Upon launching the app, you see a very basic and easy-to-understand user interface. There's a spot to put in a title for your recording, an elapsed time counter, a sound level meter, and a large red button along with the words "Press Record to Start." At the bottom of the display are smaller buttons for Rec / Play, Edit, Upload, Files, and Settings. While the user interface is pretty easy, yours truly thought he needed to press the Rec / Play button. Nope, it was the big red button. <facepalm>
As recording begins, a pause button appears next to the red recording button and, if you haven't entered a title for the recording, the time and date of the recording is entered. When the recording is complete or if you need to pause temporarily, you tap the pause button. A message appears on the display saying "Paused: Continue or Save." Considering that there were two large buttons on the screen in front of me, I correctly surmised that tapping the pause button would start up the recording again. That made me believe that tapping the red button again would stop and save the recording. Nope, it starts recording again. This is confusing and unnecessary -- the developers should hide any buttons that are not going to be used during the recording process.
The real "Save" button is hidden up in a bar at the top of the display. When I mean hidden, it's because the Cancel and Save buttons are both the same shade of red as the bar that they're on. That's another UI issue that should be easy to fix, unless the developer is red/green colorblind. Recordings may be made in either uncompressed (AIFF) or compressed (AIFC) file formats, and the quality is adjusted in the app settings.
When the recording has been saved, it can be added to by pressing a black +Record button at the top of the screen which is unfortunately also colored black. I honestly wish the developer would use a slightly different color for buttons in order to make them stand out a bit more. The screen now features a green play button and the words "Click to Play." Tapping the play button makes a few other buttons appear -- one that jumps back 15 seconds in the recording each time it is tapped, a pause button, and a speed button that provides 1X, 2X, and .5X playback on subsequent taps.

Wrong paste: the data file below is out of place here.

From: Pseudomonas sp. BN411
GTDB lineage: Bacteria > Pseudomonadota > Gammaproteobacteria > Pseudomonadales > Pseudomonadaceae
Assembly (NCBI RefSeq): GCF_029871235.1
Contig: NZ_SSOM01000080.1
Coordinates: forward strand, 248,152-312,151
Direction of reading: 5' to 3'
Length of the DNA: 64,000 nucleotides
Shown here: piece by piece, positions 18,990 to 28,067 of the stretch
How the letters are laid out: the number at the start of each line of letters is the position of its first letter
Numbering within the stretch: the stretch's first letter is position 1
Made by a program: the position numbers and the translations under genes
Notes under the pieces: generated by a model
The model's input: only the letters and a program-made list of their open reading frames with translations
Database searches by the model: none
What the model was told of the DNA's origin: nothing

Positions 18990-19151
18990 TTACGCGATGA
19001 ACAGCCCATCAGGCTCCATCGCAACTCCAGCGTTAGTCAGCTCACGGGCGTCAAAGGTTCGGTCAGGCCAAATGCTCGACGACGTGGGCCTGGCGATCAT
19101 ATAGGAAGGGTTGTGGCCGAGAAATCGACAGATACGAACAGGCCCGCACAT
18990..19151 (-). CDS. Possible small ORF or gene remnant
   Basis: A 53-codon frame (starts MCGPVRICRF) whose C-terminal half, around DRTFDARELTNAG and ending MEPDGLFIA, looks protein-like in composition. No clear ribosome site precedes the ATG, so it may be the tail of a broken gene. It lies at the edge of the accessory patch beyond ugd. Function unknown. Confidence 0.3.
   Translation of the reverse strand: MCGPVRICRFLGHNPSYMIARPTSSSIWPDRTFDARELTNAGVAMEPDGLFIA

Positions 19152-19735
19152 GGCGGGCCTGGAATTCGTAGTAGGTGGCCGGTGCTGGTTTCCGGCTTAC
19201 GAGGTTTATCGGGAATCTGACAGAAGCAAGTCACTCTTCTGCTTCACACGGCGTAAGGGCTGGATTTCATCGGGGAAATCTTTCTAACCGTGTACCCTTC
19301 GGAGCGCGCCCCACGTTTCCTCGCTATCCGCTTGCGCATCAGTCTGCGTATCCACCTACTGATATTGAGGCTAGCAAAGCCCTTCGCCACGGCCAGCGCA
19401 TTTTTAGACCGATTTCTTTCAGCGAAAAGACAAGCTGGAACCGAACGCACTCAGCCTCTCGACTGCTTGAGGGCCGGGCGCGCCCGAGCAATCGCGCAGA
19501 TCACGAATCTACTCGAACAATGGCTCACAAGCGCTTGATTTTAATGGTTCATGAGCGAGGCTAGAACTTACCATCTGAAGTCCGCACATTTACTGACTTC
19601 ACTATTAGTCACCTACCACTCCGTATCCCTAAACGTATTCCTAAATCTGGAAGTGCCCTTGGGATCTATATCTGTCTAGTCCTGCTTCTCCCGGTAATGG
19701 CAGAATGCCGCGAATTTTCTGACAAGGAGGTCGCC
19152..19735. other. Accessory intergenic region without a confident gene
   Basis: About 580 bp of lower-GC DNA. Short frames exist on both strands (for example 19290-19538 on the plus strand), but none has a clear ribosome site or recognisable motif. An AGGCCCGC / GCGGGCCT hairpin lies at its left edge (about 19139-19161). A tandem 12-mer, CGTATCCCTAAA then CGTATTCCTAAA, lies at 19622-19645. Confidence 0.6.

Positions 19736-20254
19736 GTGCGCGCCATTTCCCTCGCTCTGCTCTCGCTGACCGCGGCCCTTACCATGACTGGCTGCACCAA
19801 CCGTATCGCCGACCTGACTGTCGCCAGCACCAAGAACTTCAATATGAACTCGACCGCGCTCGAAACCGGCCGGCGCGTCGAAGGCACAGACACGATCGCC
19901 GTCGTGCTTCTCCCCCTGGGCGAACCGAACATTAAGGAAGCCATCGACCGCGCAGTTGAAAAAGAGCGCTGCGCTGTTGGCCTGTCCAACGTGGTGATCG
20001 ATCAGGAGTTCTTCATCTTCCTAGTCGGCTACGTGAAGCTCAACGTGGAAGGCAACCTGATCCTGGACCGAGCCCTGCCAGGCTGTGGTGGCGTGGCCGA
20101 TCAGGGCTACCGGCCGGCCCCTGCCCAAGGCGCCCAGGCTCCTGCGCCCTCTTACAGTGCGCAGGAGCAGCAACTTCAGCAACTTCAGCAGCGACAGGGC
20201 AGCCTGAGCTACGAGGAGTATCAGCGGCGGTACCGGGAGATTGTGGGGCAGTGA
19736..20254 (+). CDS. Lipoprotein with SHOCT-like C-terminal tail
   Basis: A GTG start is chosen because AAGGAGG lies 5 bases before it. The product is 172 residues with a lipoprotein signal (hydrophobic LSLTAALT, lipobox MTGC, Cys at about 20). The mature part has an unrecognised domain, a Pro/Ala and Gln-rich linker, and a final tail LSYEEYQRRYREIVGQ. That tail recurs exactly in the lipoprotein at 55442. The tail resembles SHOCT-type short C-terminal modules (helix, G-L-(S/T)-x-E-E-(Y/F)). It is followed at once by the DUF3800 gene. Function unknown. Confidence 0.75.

Once you've had the opportunity to listen to your work, you can do some editing. A tap on the edit button at the bottom of the screen flips the display to landscape mode and then brings up a sound level diagram for the recording. The editor has a few function -- Undo, Delete, and Mark. The Mark is helpful for determining where items need to be edited out. As an example, while I was recording a sample piece, I coughed and then sneezed (probably catching a cold just in time for Macworld Expo). To edit that and other errors out, I listened to the full recording and tapped the Mark button each time I found a mistake. That adds a yellow vertical line to the recording profile, so I could go back and edit out the coughing and hacking. The markers are easily removed by shaking the iPhone.
You can zoom in and out on the recording by using the standard iPhone spread and pinch gestures, and double tap the recording to select a spot. A blue editing tool with a circle at the top and bottom appears, and the area to be edited (most likely by deletion) can be expanded by moving the circles left or right.
There are a number of ways to share your recorded files. First, the file can be transferred to a Mac or PC via Wi-Fi. In this method, a URL is displayed on the iPhone and you use a web browser to access the file from the phone. It works well, and just takes a right-click or control-click on the file name to download the file. The second method is to transfer the file through standard FTP to a server. While it took me a while to get the proper settings entered, the FTP upload was fast and accurate. The third method is only possible with very short podcasts, and uses Mail to send the podcast to someone. This only works with files that are less than 5 MB in size. Finally, there's a way to email the URL for a file that has been uploaded through FTP.
So, does the app stack up as a podcasting tool? I thought iPodcaStudio did a great job in terms of recording, doing an initial edit, and uploading sound files. That's a start, and with the current price of the app, it's well worth using to grab sounds and send them up to a server. I would like to see iPodcaStudio evolve into a full podcast... studio. How? There needs to be a way to add other sound files for intros, transitions, and outros. It would be nice to be able to lay two tracks side by side for a podcast. And any podcasting tool worth its price needs to be able to allow the addition and editing of tags.
The app also needs a bit of work on the user interface, but could easily be updated to make it a full-fledged, powerful, and easy to use podcasting tool. Check out the gallery below to see how iPodcaStudio looks and works.